May 09, 2016
From KPMG TaxWatch
Recently, the Louisiana Supreme Court addressed whether limestone purchased and used for the dual purpose of inhibiting sulfur in the production of electricity and producing ash for sale qualified for the “further processing exclusion” from sales and use tax. The taxpayer at issue was in the business of generating electricity and steam for sale to customers. The technology used to manufacture electricity also caused sulfur emissions. To comply with state and federal regulations, the taxpayer used limestone in the manufacturing process. The limestone inhibited the sulfur and simultaneously produced ash. The taxpayer sold the ash at retail for about $6.8 million annually. The taxpayer did not pay sales tax on its purchases of limestone and the issue arose as to whether the limestone was purchased under the “further processing exclusion.” After a trial court and appeals court ruled in favor of the state and parish taxing authorities, the taxpayer appealed.
Under Louisiana law, sales at retail do not include sales of “materials for further processing into articles of tangible personal property for sale at retail.” Purchases of raw materials will qualify for the exclusion if they are (1) identifiable components of the end product, (2) are beneficial to the end product, and (3) are purchased for the purpose of inclusion in the end product. The court first clarified that the “further processing exclusion” was in fact, an exclusion, rather than an exemption. As an exclusion, it was to be liberally construed in the taxpayer’s favor. The court next addressed whether electricity or ash was the proper “end product” for the purpose of applying the three-part test. Finding nothing in the law that required the end product to be the taxpayer’s primary product, the court held that the lower courts erred to the extent that they did not begin their analysis of the exclusion using ash as the end product. The court next applied the further processing exclusion’s three-part test. It was generally undisputed that the limestone was an identifiable part of the ash and benefited the ash. The final prong of the test addressed whether the limestone was purchased for the purpose of inclusion in the end product. The court determined that the lower courts had improperly added a primary purpose test to this third prong—in essence asking whether the taxpayer’s primary purpose for purchasing the limestone was for inclusion in the ash. In the court’s view, the only question to ask was whether the limestone was purchased with the purpose (although not necessarily the primary purpose) of inclusion in the ash. The court determined that the record “undeniably supports an affirmative answer to this inquiry.” The court also noted that the lower courts appeared to erroneously emphasize the small profit derived from the sale of ash, as compared to the cost of the limestone and the profit generated from the sale of electricity. The fact that the ash profit acted as a cost offset, rather than the company’s principal income, did not change the fact that the ash was nevertheless an article of tangible personal property that was resold to another consumer. Accordingly, the court concluded that the taxpayer purchased the limestone for the purpose of making a saleable end product of ash. Please contact Randy Serpas at 504-569-8810 with questions on Bridges v. NISCO.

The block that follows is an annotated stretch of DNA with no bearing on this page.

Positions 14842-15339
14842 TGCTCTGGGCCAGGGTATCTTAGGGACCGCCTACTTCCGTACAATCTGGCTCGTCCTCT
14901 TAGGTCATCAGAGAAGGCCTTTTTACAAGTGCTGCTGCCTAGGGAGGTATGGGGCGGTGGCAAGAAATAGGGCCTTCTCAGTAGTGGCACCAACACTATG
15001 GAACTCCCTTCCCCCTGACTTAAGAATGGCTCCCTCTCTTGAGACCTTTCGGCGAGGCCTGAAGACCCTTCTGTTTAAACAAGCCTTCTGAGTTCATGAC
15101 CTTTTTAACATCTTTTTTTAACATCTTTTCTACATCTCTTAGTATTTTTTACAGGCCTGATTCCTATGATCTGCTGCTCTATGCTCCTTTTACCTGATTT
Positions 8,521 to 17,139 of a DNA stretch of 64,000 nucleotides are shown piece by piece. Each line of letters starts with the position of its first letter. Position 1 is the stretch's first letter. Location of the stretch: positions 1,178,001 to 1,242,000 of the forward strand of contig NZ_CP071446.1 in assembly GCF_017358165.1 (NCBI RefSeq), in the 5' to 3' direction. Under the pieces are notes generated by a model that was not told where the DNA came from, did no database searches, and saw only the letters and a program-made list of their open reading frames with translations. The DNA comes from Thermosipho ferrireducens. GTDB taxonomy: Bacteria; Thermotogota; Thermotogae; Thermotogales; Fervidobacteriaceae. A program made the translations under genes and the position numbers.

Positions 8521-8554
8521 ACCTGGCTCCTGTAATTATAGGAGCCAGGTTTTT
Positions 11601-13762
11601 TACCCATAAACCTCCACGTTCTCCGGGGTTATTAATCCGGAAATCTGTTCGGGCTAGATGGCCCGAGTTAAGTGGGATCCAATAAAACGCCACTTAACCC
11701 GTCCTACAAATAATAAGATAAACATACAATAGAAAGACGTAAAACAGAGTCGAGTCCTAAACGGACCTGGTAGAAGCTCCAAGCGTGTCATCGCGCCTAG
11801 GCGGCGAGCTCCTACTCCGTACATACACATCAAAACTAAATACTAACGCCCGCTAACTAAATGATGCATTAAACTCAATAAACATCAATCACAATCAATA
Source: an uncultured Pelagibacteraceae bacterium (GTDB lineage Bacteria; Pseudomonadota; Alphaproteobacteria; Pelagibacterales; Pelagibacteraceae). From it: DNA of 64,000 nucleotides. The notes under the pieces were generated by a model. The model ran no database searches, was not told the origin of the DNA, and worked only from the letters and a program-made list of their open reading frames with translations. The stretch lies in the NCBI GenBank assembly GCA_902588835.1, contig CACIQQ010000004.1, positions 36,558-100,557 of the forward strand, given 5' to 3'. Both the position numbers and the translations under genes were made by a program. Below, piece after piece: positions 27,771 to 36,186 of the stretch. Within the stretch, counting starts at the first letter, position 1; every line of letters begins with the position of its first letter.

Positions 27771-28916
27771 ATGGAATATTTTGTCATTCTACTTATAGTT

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The following information is not intended to be "written advice concerning one or more federal tax matters" subject to the requirements of section 10.37(a)(2) of Treasury Department Circular 230.
The information contained herein is of a general nature and based on authorities that are subject to change. Applicability of the information to specific situations should be determined through consultation with your tax adviser.